Telstra’s Favourite Smartphone Maker HTC Facing Grim Future

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One of Telstra’s favourite smartphone makers, HTC, is facing serious problems on several fronts after the Taiwanese manufacturer slashed its second-quarter forecast by 13.3 percent. Shortly before the announcement, Apple lodged a third patent infringement complaint against HTC via the US International Trade Commission, Microsoft is also set to dump the Company.In a major blow, Microsoft sources have said that the smartphone maker is being shut out of the introduction of Microsoft’s Windows 8 OS for smartphones due to concerns at Microsoft that HTC doesn’t sell enough Windows devices or have enough experience making tablets.

The sales downturn has been blamed on weaker-than-expected sales in Europe and delayed shipments of some products in the U.S. caused by its ongoing patent dispute with Apple.

Overnight HTC said that it now expects revenue for the second quarter to be around $3.04 billion, down from a previous forecast of $3.51 billion. This is the second time in three quarters that HTC has cut sales forecasts.
Analysts are also concerned that US sales could be hit after Apple claimed HTC devices infringe on an Apple patent, US Patent No. 5,946,647, which involves the automatic detection of data such as phone numbers, email addresses and URLs.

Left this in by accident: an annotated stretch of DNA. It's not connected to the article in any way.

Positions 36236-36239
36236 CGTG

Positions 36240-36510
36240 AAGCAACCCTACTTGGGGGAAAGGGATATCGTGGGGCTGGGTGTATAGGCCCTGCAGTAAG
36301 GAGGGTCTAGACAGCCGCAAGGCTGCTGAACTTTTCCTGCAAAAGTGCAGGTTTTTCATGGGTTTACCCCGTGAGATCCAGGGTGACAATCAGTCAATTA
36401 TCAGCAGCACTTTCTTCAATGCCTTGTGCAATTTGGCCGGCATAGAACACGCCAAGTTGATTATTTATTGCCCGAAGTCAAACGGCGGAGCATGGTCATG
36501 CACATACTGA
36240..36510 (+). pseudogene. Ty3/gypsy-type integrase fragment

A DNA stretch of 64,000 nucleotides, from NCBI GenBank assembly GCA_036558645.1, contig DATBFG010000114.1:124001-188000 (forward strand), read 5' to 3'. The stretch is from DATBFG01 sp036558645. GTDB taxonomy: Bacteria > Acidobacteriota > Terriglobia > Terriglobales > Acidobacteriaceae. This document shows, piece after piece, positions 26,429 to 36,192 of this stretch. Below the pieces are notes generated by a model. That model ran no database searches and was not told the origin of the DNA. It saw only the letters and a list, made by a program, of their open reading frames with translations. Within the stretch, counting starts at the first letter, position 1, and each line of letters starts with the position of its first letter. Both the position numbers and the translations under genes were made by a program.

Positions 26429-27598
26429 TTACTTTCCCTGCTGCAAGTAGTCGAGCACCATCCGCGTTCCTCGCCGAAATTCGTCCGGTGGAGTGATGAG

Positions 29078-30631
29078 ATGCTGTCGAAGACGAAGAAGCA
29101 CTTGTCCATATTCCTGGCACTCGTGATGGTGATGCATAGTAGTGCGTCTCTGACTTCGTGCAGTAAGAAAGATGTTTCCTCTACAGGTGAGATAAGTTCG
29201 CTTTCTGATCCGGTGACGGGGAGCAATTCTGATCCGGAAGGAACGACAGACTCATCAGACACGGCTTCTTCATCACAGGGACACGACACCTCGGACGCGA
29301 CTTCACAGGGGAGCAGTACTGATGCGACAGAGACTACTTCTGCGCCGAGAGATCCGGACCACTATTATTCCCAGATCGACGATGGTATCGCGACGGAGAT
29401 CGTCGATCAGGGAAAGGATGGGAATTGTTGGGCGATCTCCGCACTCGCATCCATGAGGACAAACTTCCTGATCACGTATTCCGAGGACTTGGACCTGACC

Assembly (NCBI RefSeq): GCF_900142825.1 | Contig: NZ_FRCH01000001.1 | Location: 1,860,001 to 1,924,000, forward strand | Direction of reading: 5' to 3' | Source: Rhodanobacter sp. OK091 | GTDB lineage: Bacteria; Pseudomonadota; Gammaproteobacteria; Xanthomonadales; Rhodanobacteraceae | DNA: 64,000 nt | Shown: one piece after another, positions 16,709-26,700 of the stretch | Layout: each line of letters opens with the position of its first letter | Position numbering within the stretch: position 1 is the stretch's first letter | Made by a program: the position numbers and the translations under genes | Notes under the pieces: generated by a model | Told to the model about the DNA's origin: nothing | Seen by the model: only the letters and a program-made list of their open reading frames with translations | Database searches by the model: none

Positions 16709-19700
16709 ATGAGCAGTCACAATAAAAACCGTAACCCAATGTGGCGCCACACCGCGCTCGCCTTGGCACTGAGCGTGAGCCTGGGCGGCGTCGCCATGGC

This is not the first time Apple has accused HTC of violating the patent as, in the past, it resulted in an injunction against HTC Android phones being sold in the USA.

Despite HTC delivering a workaround to avoid violations, the company still encountered obstacles at US customs.

Now Apple is asking the ITC for an emergency proceeding and measures that would block any further infringement. Some of the HTC products targeted by Apple include the One X.

The San Francisco Chronicle claims Microsoft’s decision will keep HTC from participating in the launch of the new Windows OS will hurt the Company.

They claim the Taiwanese company is also facing shortages from chipmaker Qualcomm highlighting the challenge of competing with Apple and Samsung, with the latter launching its new Galaxy S3 in Australia.

“Every consumer knows about Samsung’s Galaxy platform and the iPhone, and you are starting to see consumers coalesce around them,” said Matthew Thornton, an analyst at Avian Securities, who yesterday cut his rating on HTC to “negative.” “Things just get worse from here. It’s a very bleak outlook.”

Microsoft plans to release its next Windows operating system, the first to run on chips with technology from ARM Holdings in September.

Ironically it was HTC who made the first Windows phone and the first Android based phone. In Australia, the HTC Velocity was Telstra’s first 4G phone and the HTC Titan was the first 4G Windows Phone. 

 

Sources said that after Microsoft met with HTC, the Company decided HTC didn’t have the sales volume needed to include them in the roll out of their new Windows platform.

HTC engineers wanted to build a Windows device with a customised home screen that would be distinctive to its devices, as manufacturers are allowed to do with Android, Microsoft refused their request.

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